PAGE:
Deep in the young, impatient woods an old woman lived in a small cabin, alone except for her dog. She had lived there for a long time. Once the cabin stood in a field. Then she had a husband and children there. But now the husband was buried, the children were far away, and the fields where wheat had grown bore bramble and pine. The last time someone had walked up the path, it was to bring her a puppy. Now the puppy was a dog, and the path only appeared when rain filled it and washed the pine needles away. But the old woman had her high fence, and her rich garden within it, and lived well though her eyes were failing her.
Into the pathless woods, wolves had come. They stalked beyond the fences, but the dog barked his deep bark and kept the posts carefully marked and the wolves left them alone – all the wolves but one. He watched through the fence and saw the woman feed the dog, pet it, sit beside it. He thought that the dog had an easy life. He wanted an easy life like that.
One day a tree fell and made a hole in the fence. The wolf saw his chance. He dragged his matted fur against the brambles until it was straight and smooth and swam in the river until his smell was gone. Then he leapt over the fence while the woman was petting the dog and, as he had seen the dog do, he put his face under his paws and whined. The dog attacked but the old woman – who still had strength – called him off and dragged him inside and shut him in a closet while she befriended the new dog.
Whenever the dog tried to warn her about the wolf she punished him. After a time he gave up warning, and set himself to watching, following the wolf everywhere. The wolf didn’t mind. He was fed and petted and careless. He even took punishment when he had to – he could always leave.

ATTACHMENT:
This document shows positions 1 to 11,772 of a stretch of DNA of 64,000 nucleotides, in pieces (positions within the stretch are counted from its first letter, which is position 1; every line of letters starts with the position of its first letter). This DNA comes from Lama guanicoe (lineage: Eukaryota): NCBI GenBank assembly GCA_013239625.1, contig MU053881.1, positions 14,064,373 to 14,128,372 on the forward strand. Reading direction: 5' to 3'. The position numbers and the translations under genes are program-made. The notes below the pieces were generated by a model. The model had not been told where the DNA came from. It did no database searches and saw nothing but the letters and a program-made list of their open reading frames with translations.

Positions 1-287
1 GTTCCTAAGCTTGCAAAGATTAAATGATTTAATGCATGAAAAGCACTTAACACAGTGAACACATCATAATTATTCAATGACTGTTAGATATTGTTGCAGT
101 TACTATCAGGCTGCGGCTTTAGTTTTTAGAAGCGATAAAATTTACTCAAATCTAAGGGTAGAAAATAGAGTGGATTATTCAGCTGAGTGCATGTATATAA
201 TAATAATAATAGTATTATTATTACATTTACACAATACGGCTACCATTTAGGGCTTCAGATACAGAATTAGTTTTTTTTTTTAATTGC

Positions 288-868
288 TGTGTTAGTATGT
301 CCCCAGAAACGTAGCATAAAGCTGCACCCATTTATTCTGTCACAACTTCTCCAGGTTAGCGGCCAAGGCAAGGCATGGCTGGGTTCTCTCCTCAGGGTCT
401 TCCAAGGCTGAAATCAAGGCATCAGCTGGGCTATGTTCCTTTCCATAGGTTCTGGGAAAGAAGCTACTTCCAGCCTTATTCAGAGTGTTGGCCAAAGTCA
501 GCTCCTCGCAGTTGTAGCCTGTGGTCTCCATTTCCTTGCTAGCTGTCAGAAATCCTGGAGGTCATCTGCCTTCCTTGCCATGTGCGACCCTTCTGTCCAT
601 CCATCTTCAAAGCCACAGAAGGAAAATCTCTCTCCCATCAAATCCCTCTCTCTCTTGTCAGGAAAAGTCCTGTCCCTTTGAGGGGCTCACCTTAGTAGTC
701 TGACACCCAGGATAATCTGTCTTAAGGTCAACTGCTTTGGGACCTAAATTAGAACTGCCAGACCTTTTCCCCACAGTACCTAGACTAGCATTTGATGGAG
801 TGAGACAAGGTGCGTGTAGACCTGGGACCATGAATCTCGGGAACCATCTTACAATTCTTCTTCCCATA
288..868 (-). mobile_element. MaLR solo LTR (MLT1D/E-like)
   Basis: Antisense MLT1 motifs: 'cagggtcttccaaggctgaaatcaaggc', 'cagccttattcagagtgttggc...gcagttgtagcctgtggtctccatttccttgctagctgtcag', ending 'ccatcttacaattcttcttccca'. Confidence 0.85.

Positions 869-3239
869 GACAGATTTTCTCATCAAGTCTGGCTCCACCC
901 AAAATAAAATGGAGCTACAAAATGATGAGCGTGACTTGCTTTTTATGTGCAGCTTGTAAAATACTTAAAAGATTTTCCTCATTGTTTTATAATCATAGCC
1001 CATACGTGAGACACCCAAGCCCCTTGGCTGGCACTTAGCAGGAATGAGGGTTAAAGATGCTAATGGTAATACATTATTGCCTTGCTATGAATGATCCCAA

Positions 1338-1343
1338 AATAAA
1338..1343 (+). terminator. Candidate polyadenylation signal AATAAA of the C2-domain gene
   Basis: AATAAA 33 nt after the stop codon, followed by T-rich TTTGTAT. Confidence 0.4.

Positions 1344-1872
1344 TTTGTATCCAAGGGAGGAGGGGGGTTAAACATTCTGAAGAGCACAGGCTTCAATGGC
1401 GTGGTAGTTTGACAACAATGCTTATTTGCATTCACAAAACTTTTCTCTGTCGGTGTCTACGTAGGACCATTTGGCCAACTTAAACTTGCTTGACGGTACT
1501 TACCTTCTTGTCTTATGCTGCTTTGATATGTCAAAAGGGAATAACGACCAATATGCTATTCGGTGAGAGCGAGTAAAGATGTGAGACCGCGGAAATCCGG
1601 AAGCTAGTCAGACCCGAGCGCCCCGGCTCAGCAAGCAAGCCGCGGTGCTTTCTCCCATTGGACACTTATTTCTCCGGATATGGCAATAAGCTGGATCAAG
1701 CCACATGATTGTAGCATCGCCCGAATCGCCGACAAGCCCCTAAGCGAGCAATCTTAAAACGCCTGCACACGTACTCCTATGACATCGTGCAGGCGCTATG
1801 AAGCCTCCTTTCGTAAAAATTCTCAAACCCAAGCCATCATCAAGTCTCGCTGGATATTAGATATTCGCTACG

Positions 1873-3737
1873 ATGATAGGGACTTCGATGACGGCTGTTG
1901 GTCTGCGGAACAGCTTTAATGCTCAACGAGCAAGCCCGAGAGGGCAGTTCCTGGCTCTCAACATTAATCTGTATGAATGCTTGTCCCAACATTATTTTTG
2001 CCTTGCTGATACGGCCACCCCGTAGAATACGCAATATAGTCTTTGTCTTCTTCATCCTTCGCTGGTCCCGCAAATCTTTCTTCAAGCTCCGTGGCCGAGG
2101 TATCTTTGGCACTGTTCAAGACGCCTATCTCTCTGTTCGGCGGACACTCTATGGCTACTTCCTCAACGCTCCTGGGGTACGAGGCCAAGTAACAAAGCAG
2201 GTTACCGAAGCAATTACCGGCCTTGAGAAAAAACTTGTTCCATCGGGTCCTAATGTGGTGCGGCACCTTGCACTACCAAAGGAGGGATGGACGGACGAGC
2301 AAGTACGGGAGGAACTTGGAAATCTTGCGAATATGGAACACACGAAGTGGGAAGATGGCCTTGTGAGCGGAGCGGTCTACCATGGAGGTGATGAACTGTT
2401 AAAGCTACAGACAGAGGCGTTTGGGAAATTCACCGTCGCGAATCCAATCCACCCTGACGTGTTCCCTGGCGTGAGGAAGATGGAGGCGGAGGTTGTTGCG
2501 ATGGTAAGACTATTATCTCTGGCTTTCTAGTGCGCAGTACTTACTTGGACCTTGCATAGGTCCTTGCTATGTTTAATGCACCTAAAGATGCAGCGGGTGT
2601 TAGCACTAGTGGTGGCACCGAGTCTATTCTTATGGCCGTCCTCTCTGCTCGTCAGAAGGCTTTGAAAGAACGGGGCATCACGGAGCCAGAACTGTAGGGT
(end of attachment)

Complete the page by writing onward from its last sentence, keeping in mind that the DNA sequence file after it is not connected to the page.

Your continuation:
One day the old woman did not come out. The dog cried and the wolf howled at her locked door but she did not answer. After a few days the wolf jumped back through the hole in the fence. The dog stayed while the garden ran to weeds, while he wore thinner and thinner in waiting. He stayed until the brambles wrapped the fences. Then he too jumped through the hole in the fence, out into the woods.
The woods were thick and sharp and he knew nothing of hunting. He nearly starved before he caught something, and nearly starved again, and again, until his instincts were all awakened and he found he could hunt at last. His muscles grew strong and lean, his fur grew thick and matted. He smelled of pine needles and old blood.
Once he looked up from his catch and saw a wolf, then two wolves, then three. They were all around him. He backed off from the kill and the wolves leapt on it – all but one, who sniffed him, then turned, drove the other wolves back, and let the dog eat. When the eating was done the dog left with the wolves, a dog walking as a wolf beside a wolf who had lived as a dog.
Moral: Nature forms strange Eddies at the Shore.